The MacGuffin’s Top 10 Films of 2018
“This version of A Star Is Born is bound to illicit a few tears either because of the story, the actors’ performances, or a couple of the beautiful songs used in the film. I successfully left the theatre with dry cheeks, but the echoes from inside the women’s bathroom afterward tell of a different outcome. Bradley Cooper has succeeded in bringing something new to this story told many times before. He more than just modernized it, he took some care in how he wanted each character’s story depicted, making them multi-faceted, with backstories that make their road to the present more deserving. While I think most people would say Lady Gaga is the star of this film, Bradley Cooper worked hard on not only bringing the film he wanted to fruition but completely changing himself into Jackson Maine, and he is biggest surprise (and the star) of his own film.”
Musician Boots Riley steps into the directors chair to create one of the most thought provoking and entertaining films of the year. What could have been no more than a clever skit concept quickly spins out into a wild ride that takes one of the most unpredictable turns of any film this year. Loaded with a stellar cast, led by Lakeith Stanfield and Tessa Thompson, this is definitely one of the most overlooked gems of the year. Also of note is Armie Hammer, playing one of the most cringe worthy villains in recent memory.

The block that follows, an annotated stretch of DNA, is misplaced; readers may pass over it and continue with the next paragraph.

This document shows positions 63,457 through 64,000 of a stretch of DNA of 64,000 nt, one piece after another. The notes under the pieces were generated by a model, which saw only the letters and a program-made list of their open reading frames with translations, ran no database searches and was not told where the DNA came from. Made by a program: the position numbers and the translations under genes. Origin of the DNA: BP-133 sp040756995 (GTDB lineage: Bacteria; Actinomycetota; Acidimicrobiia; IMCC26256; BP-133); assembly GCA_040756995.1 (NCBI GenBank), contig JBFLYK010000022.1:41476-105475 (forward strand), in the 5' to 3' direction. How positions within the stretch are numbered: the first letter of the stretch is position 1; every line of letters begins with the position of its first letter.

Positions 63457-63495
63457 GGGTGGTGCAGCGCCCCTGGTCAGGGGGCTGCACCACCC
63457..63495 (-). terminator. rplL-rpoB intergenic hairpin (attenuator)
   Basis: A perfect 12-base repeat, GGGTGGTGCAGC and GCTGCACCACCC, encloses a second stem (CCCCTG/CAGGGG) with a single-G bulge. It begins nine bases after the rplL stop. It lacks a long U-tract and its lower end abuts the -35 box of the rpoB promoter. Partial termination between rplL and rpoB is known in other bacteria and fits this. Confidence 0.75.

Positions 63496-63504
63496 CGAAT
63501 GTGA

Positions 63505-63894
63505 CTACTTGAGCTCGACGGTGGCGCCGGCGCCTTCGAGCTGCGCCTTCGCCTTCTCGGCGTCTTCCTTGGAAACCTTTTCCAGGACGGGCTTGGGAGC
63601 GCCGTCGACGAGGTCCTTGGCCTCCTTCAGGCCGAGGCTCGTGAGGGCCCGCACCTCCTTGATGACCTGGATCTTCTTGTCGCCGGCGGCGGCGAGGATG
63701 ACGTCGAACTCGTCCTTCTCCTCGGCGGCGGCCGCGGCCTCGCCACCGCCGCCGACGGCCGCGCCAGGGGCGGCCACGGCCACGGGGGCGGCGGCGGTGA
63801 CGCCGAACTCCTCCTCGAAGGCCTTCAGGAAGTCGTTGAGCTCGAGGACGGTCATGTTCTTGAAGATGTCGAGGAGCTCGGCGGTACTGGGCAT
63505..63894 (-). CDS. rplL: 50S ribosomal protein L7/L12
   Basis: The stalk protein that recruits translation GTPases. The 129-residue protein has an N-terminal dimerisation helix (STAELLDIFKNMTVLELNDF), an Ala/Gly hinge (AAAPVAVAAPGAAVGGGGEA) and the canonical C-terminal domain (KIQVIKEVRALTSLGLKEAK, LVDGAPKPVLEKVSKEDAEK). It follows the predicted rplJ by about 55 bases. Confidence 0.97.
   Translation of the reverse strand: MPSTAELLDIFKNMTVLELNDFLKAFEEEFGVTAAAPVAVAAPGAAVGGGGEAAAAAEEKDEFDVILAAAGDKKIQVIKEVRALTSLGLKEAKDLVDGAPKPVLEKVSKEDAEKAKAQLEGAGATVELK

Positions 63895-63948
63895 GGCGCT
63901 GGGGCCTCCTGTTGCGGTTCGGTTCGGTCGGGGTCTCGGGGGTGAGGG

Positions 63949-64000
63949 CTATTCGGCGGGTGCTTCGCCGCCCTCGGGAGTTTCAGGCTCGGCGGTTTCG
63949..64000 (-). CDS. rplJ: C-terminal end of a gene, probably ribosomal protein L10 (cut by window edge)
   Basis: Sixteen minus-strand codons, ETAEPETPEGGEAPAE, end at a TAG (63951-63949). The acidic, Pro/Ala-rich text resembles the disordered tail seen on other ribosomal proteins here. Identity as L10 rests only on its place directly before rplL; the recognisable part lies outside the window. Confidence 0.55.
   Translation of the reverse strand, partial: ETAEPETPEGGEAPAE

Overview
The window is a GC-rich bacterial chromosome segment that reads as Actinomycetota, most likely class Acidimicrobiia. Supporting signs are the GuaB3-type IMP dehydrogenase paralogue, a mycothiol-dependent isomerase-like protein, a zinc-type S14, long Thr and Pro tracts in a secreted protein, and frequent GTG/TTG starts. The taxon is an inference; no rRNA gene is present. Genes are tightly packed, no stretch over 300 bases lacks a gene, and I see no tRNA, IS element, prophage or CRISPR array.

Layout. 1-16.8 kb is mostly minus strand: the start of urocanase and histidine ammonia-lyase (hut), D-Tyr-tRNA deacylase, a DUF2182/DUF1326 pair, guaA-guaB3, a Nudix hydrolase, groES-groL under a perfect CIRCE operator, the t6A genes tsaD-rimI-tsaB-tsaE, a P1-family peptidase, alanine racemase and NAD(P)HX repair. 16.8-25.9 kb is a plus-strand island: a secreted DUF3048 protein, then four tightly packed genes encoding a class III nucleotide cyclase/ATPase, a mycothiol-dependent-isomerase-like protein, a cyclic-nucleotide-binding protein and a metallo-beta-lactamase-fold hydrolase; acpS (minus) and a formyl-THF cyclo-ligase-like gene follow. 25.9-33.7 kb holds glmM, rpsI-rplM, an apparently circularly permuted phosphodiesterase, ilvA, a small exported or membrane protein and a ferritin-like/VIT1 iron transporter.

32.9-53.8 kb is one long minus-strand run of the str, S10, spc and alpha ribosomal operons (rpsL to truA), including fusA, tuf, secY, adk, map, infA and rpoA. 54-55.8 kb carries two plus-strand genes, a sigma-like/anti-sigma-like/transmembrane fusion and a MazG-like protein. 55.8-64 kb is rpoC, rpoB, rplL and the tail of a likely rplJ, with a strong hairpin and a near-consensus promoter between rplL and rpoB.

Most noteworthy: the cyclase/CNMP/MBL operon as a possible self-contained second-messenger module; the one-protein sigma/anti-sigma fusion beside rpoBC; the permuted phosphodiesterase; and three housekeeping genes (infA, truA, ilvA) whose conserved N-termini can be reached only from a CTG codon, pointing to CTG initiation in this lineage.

“For those of us with shitty childhoods, the idea that a child doesn’t have to meet an ever-changing set of criteria in order to be loved is a pretty powerful message. I’ve long ago come to terms with my past, but I know I was lucky to have my own versions of Mr. Rogers in my life with my Grandpa Russ and Granny Pet. But it’s more than that making me cry. I’m kind of dispirited right now with things in the world. Social media makes it easier than ever to be mean to people, our government is closing its heart to folks in need (both citizens and immigrants), it’s not just possible to be a racist in public but in some circles encouraged, and it is becoming nigh near impossible for people with differing viewpoints to have a civil conversation about anything. If you take Mr. Rogers’ message to heart, we would all be working to ensure a better future for our children. At the very least, we would be able to converse about what that future should look like and debate the best way to get there instead of what we do now, which is yell at each other. Mr. Roger was really good at listening, and I don’t see a lot of that happening right now. As I’ve gotten older, I’ve realized love is an action, not a feeling. Maybe we have forgotten that as a society and need to be reminded that loving our neighbor is a thing that is done, not just talked about. You could do a lot worse than watch this film to see what that might look like.”